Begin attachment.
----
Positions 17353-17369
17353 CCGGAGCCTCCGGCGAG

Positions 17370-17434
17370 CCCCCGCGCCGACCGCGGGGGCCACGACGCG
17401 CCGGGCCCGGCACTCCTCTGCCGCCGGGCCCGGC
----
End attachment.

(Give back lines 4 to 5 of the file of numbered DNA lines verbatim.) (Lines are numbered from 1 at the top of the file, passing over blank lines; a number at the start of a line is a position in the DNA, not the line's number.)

17370 CCCCCGCGCCGACCGCGGGGGCCACGACGCG
17401 CCGGGCCCGGCACTCCTCTGCCGCCGGGCCCGGC